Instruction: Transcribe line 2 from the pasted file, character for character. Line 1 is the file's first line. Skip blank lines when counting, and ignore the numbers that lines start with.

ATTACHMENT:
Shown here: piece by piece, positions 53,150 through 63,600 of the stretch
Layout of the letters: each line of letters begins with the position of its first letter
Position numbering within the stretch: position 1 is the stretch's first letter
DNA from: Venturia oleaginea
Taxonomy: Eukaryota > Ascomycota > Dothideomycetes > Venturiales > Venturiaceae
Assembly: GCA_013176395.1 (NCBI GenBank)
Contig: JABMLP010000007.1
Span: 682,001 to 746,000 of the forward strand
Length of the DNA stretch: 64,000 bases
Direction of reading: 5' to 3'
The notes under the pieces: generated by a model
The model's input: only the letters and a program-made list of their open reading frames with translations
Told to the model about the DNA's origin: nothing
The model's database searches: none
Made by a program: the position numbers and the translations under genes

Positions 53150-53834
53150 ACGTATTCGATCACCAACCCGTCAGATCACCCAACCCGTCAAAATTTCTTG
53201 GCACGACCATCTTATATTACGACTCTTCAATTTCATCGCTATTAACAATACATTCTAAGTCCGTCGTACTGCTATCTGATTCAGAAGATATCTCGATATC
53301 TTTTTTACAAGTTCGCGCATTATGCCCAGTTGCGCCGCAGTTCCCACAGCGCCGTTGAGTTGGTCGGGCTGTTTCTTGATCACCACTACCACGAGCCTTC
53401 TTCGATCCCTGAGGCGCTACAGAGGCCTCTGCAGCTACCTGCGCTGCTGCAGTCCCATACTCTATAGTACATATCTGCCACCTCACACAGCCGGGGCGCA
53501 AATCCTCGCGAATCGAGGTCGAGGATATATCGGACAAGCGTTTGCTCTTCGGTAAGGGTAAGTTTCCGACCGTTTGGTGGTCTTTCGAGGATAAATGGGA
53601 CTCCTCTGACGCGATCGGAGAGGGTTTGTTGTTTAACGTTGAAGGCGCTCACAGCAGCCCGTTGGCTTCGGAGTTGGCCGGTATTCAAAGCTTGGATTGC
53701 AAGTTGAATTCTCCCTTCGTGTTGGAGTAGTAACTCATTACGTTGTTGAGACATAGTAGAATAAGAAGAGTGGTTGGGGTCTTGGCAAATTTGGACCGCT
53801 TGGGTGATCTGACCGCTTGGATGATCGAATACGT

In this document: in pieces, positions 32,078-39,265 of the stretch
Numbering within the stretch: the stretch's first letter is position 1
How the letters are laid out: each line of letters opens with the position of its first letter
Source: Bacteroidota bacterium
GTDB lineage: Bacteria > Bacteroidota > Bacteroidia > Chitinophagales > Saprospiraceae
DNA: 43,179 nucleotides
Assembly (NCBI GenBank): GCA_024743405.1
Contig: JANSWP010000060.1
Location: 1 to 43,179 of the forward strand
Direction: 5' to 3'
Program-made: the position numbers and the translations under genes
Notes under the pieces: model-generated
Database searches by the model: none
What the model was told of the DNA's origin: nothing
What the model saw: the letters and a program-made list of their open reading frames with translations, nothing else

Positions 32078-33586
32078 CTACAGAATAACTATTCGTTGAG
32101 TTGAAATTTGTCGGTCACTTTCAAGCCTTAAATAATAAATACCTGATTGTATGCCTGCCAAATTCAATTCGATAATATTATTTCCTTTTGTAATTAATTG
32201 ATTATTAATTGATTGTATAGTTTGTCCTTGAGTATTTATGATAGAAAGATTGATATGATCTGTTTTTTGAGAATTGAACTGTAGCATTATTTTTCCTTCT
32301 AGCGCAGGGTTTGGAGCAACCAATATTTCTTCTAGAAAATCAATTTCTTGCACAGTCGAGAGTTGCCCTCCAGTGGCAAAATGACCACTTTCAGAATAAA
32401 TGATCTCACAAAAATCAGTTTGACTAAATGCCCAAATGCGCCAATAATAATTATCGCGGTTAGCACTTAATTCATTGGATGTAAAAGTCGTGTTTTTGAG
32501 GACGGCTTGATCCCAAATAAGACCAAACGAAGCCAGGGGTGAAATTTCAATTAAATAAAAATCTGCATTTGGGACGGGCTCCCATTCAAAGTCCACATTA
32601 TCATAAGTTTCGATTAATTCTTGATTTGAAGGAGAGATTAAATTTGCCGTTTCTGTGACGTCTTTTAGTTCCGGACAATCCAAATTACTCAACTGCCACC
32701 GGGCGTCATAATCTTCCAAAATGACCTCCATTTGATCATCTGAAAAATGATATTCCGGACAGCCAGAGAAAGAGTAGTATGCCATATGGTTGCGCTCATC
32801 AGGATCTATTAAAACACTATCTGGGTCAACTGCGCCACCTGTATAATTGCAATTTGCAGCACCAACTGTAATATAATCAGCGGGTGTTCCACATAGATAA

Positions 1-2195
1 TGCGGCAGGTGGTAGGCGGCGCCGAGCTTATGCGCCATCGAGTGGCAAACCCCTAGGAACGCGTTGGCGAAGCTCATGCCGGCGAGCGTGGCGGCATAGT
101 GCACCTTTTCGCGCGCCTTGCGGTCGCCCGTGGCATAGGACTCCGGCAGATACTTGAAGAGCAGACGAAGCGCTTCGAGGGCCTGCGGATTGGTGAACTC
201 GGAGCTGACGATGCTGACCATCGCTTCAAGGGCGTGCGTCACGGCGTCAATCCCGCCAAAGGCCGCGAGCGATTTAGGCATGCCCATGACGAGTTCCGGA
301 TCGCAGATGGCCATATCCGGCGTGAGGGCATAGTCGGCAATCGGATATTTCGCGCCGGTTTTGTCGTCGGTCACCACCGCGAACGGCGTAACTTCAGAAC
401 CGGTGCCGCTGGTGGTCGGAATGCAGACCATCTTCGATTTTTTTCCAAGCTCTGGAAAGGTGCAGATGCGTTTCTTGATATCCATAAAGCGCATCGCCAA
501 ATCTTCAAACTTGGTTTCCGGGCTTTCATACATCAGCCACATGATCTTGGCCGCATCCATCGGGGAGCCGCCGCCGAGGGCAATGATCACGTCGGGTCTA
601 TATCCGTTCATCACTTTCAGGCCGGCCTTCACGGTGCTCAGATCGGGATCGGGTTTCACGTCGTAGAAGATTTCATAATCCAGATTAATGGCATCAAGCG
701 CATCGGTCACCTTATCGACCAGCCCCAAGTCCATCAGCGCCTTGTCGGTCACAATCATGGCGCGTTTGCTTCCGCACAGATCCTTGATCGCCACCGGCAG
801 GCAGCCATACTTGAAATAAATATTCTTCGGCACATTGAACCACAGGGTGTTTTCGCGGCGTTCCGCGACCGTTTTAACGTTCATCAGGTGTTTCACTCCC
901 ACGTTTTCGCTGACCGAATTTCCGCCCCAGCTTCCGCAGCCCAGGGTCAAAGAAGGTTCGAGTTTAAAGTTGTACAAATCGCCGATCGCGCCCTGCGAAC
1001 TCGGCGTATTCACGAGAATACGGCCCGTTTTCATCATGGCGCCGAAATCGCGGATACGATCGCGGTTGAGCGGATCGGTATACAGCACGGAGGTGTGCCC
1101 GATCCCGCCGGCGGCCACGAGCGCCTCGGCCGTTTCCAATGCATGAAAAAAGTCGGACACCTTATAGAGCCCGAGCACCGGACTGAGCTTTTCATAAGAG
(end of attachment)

Layout of the letters: each line of letters begins with the position of its first letter